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Hornsby, Peter

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Using patterns has become a well-known design practice and is also considered best practice in the software development community. While UX teams can and should constantly promote best practice, we can also approach tackling poor design practice from the other side: antipatterns. Antipatterns are approaches to common problems that might appear obvious, but are less than optimal in practice.

Hornsby, Peter. UXmatters (2009). Articles>Web Design>User Interface


Augmented Cognition: A Future for UX?

Augmented cognition is about understanding the state of a user’s brain and using that understanding to manage the user’s interaction with a computer. For example, if a user were receiving too much information in image form to process it effectively, you might trigger an audio alert to ensure that he responds to another pressing matter. In this way, the user avoids becoming overloaded with information and is in a better position to act appropriately.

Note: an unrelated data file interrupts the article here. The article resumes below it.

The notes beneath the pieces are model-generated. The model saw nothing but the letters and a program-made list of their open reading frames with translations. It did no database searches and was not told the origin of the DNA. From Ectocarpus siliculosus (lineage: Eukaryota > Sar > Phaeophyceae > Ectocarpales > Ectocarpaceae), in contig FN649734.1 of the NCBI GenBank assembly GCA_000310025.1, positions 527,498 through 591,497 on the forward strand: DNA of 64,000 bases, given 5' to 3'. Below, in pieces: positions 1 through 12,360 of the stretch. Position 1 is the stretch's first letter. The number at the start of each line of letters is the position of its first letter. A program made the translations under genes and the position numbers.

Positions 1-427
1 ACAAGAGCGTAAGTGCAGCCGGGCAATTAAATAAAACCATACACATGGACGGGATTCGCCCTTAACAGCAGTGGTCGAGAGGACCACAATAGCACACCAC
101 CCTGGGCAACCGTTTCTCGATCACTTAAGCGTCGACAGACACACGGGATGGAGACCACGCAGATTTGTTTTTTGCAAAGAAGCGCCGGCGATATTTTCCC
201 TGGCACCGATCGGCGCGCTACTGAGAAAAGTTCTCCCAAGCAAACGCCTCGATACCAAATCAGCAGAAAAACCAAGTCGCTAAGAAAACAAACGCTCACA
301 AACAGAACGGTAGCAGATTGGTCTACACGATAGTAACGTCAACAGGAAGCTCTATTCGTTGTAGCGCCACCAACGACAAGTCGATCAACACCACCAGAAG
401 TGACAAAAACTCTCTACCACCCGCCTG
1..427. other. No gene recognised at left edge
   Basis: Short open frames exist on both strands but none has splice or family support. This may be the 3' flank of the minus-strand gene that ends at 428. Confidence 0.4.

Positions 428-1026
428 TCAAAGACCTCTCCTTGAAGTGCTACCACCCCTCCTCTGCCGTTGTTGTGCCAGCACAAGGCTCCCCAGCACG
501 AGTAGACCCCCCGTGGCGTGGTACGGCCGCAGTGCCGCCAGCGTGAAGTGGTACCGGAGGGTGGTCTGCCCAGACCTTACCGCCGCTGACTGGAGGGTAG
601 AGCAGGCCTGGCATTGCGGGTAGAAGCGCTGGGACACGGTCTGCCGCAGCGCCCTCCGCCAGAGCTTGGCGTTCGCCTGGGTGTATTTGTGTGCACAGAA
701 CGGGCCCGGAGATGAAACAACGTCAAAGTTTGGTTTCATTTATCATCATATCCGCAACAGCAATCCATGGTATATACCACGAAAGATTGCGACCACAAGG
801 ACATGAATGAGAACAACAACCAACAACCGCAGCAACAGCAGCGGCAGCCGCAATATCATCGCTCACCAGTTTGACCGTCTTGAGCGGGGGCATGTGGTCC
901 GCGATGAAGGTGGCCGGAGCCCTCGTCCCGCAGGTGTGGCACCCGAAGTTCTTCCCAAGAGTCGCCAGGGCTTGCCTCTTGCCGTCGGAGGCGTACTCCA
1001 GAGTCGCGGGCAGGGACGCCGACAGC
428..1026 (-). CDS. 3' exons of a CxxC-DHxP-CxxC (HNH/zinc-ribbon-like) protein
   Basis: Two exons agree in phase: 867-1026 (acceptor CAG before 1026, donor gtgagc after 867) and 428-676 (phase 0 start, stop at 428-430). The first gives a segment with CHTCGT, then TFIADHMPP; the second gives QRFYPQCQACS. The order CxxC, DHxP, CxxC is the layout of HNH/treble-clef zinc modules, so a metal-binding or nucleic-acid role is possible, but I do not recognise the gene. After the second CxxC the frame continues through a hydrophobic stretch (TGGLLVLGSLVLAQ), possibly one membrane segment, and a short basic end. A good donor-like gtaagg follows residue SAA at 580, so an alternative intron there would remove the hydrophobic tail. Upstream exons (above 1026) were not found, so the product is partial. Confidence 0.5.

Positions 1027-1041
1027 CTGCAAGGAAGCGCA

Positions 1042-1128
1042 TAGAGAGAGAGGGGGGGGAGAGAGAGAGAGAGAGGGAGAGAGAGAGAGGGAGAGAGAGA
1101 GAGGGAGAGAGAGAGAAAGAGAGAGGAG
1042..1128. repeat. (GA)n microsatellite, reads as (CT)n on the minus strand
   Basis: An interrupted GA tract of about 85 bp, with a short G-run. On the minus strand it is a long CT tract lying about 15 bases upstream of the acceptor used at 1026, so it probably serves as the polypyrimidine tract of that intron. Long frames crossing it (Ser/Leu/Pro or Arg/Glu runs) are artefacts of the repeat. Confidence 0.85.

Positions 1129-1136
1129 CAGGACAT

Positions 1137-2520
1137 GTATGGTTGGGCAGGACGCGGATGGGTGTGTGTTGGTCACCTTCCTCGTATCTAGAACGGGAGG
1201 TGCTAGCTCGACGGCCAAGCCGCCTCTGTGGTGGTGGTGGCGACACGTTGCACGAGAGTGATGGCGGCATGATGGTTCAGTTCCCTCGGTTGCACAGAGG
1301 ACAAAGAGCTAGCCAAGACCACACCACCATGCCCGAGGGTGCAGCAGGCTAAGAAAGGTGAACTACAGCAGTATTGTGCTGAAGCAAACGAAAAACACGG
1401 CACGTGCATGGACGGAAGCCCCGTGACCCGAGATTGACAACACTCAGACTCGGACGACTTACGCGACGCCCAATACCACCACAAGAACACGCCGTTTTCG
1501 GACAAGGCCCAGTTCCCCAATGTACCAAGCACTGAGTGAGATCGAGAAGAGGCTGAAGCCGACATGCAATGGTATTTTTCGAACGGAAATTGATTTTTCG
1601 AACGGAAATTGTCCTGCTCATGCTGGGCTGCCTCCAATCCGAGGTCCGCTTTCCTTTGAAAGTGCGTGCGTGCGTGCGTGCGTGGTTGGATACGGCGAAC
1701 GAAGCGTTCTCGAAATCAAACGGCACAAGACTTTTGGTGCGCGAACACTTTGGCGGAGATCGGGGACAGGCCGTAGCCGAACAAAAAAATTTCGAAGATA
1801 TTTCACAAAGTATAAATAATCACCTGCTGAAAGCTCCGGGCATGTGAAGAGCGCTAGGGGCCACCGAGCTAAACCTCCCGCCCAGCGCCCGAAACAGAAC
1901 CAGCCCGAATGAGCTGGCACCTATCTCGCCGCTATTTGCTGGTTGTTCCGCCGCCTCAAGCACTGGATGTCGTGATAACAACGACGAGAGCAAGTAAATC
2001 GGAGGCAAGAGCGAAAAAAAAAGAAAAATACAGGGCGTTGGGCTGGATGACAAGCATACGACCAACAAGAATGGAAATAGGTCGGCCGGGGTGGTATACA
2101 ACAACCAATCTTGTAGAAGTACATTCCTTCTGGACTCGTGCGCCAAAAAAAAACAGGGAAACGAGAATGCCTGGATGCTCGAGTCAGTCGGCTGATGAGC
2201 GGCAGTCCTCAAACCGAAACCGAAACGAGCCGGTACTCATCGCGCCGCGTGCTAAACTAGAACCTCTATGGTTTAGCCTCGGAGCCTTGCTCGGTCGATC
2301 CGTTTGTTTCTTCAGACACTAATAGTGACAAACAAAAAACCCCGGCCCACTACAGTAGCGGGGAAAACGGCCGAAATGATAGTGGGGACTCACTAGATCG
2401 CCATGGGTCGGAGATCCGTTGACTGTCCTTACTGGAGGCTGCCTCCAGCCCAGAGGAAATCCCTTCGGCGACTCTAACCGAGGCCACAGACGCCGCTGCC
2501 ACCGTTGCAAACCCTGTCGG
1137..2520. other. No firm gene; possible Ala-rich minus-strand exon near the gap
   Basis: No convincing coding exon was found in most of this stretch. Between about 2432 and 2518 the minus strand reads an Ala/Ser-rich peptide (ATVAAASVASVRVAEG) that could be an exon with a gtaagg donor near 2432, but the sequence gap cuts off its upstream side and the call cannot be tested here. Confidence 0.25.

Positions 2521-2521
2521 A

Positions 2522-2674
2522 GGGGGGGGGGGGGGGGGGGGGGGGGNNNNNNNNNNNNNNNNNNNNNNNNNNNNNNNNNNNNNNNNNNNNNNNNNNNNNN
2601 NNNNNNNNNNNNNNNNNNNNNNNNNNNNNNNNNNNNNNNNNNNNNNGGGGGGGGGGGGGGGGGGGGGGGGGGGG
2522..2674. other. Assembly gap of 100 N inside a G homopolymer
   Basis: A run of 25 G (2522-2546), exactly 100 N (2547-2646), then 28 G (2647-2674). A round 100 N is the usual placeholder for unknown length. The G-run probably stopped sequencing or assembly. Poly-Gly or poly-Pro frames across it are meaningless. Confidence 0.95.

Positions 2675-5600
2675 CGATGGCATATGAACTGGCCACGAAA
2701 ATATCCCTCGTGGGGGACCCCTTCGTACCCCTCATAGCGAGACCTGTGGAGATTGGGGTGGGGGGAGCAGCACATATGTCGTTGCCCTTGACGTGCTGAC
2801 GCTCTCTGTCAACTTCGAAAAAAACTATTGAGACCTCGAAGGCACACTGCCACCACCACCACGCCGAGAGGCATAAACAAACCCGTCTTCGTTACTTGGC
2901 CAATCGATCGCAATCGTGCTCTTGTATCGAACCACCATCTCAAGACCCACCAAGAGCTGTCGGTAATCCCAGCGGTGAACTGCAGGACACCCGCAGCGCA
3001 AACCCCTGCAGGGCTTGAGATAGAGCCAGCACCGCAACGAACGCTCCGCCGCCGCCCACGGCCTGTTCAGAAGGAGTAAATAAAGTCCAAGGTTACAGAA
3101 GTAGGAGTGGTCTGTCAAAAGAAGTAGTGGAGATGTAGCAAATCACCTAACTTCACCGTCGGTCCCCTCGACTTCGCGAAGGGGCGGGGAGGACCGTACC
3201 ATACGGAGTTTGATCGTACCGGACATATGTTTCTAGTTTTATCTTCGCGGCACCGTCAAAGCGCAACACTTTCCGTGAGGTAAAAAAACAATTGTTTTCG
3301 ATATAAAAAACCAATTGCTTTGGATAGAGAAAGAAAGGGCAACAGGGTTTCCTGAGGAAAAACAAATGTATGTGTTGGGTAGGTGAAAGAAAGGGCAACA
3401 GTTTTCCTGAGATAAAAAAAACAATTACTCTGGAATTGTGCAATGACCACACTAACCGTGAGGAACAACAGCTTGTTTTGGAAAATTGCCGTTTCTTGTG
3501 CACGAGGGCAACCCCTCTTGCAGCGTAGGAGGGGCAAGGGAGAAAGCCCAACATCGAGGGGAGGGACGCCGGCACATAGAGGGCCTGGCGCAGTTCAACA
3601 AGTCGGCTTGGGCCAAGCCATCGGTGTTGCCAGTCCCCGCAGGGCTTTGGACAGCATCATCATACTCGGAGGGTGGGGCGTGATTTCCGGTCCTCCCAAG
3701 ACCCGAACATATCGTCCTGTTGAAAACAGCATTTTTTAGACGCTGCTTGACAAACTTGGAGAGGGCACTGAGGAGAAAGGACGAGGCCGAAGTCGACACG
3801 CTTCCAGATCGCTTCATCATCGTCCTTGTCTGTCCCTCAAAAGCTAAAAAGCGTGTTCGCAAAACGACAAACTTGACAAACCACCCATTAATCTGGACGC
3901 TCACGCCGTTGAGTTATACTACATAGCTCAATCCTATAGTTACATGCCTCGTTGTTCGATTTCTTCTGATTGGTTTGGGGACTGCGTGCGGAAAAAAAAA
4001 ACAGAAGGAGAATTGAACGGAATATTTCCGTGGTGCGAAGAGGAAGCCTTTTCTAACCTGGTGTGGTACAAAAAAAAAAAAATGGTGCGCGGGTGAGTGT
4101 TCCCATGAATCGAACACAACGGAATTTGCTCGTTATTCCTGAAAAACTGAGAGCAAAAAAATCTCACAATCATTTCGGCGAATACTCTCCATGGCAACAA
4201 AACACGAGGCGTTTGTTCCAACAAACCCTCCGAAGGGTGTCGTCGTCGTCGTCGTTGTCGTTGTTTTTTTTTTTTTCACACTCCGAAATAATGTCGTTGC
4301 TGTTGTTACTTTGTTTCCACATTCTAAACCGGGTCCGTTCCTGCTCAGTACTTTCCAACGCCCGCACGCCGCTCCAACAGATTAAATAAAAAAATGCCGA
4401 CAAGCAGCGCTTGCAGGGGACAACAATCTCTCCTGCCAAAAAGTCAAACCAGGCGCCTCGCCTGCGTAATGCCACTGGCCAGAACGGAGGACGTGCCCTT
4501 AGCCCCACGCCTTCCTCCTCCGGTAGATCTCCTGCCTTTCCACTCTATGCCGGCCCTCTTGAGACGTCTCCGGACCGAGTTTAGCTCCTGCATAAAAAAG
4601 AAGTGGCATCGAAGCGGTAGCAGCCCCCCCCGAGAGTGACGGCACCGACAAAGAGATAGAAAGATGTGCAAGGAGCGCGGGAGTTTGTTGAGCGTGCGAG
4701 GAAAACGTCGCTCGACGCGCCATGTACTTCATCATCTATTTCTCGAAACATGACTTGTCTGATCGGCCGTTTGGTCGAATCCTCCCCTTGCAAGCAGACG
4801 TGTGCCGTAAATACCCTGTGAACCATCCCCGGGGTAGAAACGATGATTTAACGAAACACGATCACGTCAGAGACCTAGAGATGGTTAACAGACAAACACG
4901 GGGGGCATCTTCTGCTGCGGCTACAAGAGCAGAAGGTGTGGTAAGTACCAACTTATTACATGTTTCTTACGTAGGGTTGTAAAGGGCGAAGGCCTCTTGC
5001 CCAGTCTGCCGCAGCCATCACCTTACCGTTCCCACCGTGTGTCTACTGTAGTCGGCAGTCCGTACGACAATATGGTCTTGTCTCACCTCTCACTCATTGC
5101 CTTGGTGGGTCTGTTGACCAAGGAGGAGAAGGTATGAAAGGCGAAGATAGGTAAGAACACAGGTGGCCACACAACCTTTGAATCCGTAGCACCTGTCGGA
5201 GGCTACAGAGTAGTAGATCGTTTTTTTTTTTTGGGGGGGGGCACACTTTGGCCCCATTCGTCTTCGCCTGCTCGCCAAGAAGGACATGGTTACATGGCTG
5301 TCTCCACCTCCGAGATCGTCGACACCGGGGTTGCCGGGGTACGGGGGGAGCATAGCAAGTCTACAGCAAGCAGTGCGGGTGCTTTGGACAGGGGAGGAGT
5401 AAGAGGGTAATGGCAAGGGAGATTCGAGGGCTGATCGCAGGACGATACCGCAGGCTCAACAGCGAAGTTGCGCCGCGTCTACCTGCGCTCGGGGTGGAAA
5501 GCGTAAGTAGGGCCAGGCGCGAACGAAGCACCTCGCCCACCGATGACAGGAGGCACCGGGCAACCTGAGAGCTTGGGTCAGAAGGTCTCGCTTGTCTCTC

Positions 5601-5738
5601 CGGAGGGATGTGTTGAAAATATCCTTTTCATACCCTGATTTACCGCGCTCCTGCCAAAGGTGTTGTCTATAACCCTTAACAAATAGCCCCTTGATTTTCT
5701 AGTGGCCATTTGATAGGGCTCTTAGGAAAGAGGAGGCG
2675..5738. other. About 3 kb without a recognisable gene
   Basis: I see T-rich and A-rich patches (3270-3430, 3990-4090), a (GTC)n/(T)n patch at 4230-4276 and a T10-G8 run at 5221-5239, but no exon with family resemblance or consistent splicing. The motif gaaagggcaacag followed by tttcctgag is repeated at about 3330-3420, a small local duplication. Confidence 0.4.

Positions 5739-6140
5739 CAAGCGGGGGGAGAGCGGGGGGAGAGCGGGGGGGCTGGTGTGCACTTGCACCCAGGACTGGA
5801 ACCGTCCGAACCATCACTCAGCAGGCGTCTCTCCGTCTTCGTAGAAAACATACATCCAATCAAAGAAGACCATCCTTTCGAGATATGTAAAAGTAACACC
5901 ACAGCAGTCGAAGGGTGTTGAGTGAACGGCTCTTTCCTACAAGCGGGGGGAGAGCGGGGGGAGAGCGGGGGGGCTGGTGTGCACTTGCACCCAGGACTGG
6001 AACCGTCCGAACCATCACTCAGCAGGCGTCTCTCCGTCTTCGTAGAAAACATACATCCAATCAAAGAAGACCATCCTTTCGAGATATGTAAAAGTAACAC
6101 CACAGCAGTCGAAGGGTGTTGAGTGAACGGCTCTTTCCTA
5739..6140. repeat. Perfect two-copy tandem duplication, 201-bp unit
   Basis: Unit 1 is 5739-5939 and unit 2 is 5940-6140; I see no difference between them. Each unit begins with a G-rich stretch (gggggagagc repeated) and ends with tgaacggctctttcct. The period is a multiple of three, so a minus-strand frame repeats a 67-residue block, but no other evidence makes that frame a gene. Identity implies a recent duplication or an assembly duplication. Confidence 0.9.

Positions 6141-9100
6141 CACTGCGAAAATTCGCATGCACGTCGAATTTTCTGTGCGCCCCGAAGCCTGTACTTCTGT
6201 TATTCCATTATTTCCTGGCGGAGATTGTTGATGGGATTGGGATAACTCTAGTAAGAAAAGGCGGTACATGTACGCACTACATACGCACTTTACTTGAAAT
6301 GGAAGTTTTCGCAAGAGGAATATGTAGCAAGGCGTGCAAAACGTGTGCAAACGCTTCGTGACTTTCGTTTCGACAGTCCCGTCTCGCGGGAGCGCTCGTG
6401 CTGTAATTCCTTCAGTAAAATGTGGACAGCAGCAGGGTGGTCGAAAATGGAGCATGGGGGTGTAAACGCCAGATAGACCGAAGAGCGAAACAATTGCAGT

Hornsby, Peter. UXmatters (2013). Articles>User Experience>Mobile


Can UX Be Agile?

Traditional, heavyweight development methodologies can be very effective at solving well‑defined problems, where the person solving the problem has a clear understanding of the initial and goal states, the available options, and the constraints on the problem. At the opposite end of the spectrum are ill‑defined, so-called wicked problems. When it’s necessary to balance numerous, often‑conflicting factors, traditional development methodologies are much less effective.

Hornsby, Peter. UXmatters (2009). Articles>User Experience>Agile